The cap view shows the spider assembly at 3, so I the offset secondary should be pointing to the primary at 9.

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  • 2 weeks later...

Thanks for all the advice. We were away for a week (without scope), so I've not had chance to look into it properly yet.

I think the Cheshire pic may have been taken off centre, but as I've made further adjustments since, I need to start from scratch. I've bought a cheap Svbony laser & am attempting to collimate that. Also looking at Astronomyshed's youtube series I think I'll invest in a length of M5 stud bar to check the focus tube angle. (pt 1 of his series: https://youtu.be/zd-fl9SEYHw )

Thanks again!

Ivor

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  • 3 weeks later...

Yesterday I spent pretty much all day going around in circles, getting good central alignment of the secondary to the focus tube, & then messing everying up at subsequent steps...

This morning however I think the penny may have dropped. Here's what I did:-

i) Adjusted the three primary mirror screws so that distance from the OTA base to mirror cell was approx equal (measured with digital caliper)

ii) Used the Concenter to position the secondary central to the focus tube. I then took a picture through the Aline collimation cap, measured the pixel co-ordinates of the focus tube edges & used Pixelmath to draw the centre lines, and photoshop to overlay concentric circles to verify the alignment.

iii) Adjusted the secondary mirror tilt in small adjustments to bring the primary into view, taking as much care as I could to avoid rotating the secondary & only loosening one screw slightly / tightening another at any one time. Once my markers on the Primary mirror ring were visible in the Aline cap, I replaced it with the Cheshire & made final adjustment to make the Primary centre dot coincide with the out of focus cheshire cross-hairs.

iv) Adjusted the primary mirror tilt to bring the centre spot reflection concentric with the primary mirror dot.

As a sense check I then took another picture through the Aline cap & added the focus tube centre / concentric circles to check. The result is far from perfect, but I think it will have to do for the time being.

I've not had much success with the cheap laser however. I bought a Bader ClickLock Reducer to help centre it (and also the Cheshire), but haven't manged to get the laser collimated sufficiently. Best I can manage is about a 0.17 deg error & whilst the laser reflection appears close to the primary mirror spot, it's not good enough...

Looks like we might be getting a bit of clear skies tonight, so I'm eager to see what difference this makes (if any!).

Cheers
Ivor

PS: Over the last few weeks I've also adjusted the focus tube, but now I'm not convinced that was needed. In the end I used an old surveying Laser Distometer and a heath-robinson jig to hold it in position & then measured the distance fom the top of the focus tube to marks I'd made on some pvc tape stuck to the OTA, at a set distance from the focus tube base. I'm not sure of the accuracy of the distometer at these short lengths, but the measurements suggest it's aligned to the OTA to within 0.2mm in either axis.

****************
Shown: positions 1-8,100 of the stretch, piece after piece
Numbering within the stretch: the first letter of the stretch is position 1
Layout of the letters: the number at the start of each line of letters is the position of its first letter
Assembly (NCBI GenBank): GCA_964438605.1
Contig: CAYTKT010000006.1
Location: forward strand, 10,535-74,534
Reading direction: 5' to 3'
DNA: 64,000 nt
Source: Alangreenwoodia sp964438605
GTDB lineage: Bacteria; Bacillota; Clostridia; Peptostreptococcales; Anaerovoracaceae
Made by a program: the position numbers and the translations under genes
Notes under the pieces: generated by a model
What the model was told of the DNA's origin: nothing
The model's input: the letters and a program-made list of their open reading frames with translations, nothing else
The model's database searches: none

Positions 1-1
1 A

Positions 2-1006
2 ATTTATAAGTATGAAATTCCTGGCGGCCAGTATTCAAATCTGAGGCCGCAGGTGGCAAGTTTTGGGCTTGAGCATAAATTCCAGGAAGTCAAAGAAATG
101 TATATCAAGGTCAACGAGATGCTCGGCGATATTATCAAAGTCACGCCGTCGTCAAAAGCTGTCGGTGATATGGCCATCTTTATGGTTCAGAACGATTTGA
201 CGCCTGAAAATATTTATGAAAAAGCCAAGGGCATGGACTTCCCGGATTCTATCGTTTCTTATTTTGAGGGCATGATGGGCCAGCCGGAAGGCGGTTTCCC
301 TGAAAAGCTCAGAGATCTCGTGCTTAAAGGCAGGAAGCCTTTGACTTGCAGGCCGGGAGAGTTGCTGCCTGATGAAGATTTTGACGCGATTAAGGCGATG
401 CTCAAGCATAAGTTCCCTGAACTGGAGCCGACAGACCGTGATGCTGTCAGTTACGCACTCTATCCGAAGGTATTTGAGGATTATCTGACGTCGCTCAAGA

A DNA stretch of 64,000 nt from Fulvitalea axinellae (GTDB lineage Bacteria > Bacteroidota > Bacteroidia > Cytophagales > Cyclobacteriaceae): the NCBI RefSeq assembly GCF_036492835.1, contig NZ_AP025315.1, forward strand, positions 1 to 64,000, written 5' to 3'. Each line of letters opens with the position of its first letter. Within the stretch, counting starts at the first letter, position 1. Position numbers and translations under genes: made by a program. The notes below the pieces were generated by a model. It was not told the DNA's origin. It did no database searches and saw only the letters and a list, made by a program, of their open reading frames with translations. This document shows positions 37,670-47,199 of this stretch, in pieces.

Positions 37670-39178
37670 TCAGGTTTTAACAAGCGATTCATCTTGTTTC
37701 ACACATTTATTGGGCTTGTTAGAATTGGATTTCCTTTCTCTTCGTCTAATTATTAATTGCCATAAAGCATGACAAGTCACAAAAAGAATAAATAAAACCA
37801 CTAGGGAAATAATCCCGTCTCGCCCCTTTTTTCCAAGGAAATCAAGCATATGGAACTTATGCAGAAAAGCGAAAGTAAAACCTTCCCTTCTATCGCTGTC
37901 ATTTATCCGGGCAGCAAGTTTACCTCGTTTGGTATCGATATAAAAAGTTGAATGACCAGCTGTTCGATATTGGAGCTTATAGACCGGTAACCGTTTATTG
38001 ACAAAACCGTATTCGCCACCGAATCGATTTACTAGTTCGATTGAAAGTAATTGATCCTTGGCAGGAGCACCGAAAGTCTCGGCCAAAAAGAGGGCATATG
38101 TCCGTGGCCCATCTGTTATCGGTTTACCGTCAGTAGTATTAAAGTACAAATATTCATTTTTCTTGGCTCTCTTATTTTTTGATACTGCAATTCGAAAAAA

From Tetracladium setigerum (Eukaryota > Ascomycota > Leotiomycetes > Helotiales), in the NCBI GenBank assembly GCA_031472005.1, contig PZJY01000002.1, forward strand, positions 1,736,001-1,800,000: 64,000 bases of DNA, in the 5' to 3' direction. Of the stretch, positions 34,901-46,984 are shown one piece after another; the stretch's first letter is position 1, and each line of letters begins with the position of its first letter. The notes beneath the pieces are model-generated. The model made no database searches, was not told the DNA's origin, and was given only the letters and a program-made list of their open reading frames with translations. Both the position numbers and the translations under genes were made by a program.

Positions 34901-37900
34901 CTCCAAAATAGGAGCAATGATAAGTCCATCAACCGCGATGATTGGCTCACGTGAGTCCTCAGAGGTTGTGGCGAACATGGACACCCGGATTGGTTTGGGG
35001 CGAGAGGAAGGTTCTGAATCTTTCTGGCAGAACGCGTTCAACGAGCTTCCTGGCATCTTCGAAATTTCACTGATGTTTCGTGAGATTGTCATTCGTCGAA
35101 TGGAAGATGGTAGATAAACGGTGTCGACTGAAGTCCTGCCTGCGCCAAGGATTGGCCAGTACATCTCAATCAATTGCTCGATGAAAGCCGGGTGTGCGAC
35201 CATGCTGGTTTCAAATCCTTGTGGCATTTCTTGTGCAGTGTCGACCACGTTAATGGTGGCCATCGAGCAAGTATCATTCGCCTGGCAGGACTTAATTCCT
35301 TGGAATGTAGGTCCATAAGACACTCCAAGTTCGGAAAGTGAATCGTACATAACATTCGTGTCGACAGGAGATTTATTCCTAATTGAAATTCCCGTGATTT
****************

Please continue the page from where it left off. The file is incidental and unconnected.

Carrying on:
A_lo_res.jpg

B_lo_res.jpg

C_lo_res.jpg

D_ht_lo_res.jpg

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Posted (edited)

That looks good enough to me! A little tilt rotation error if you feel obsessive.

Edited by Spile
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Posted (edited)

I've used my concenter once since buying it, worked a treat in getting the secondary perfectly centred. 

Now I just use a collimation cap ever now and then and rarely have to adjust anything and when I do it is minor tweaks.

I don't rate cheap lasers. Never tried an expensive one but a collimation cap does the job nicely. 

I also collimate with the scope pointing straight up as the primary mirror can move slightly when you have it at 90°

Edited by Jamgood
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Looks pretty good to me. Do a star test.

if you are finding that you are having trouble keeping the rotation square when you tighten up the 3 adjusters, make sure they haven't been overtightened in the past and cut some 'gouges' into the base of the secondary mirror holder. (Not that I've done that when starting out! 🙄 ). It means that you can never fine-tune the rotation of the secondary mirror as it will always settle back into the same position.

An easy fix - inserting a steel washer between screws and mirror base. A milk-carton washer improves adjustability, too.

 

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22 hours ago, Spile said:

That looks good enough to me! A little tilt rotation error if you feel obsessive.

Thanks @Spile. I'll no doubt get obsessive & also take up @Pixies suggestion of the steel & ptfe washers. The secondary looks like it could do with a wash in any case!

I haven't checked the collimation 'in the field' yet, but the stars are now a lot better than they were.

Here's a very rough process from last night (NGC3198).

Thanks folks!
Ivor

NGC3198_v1.jpg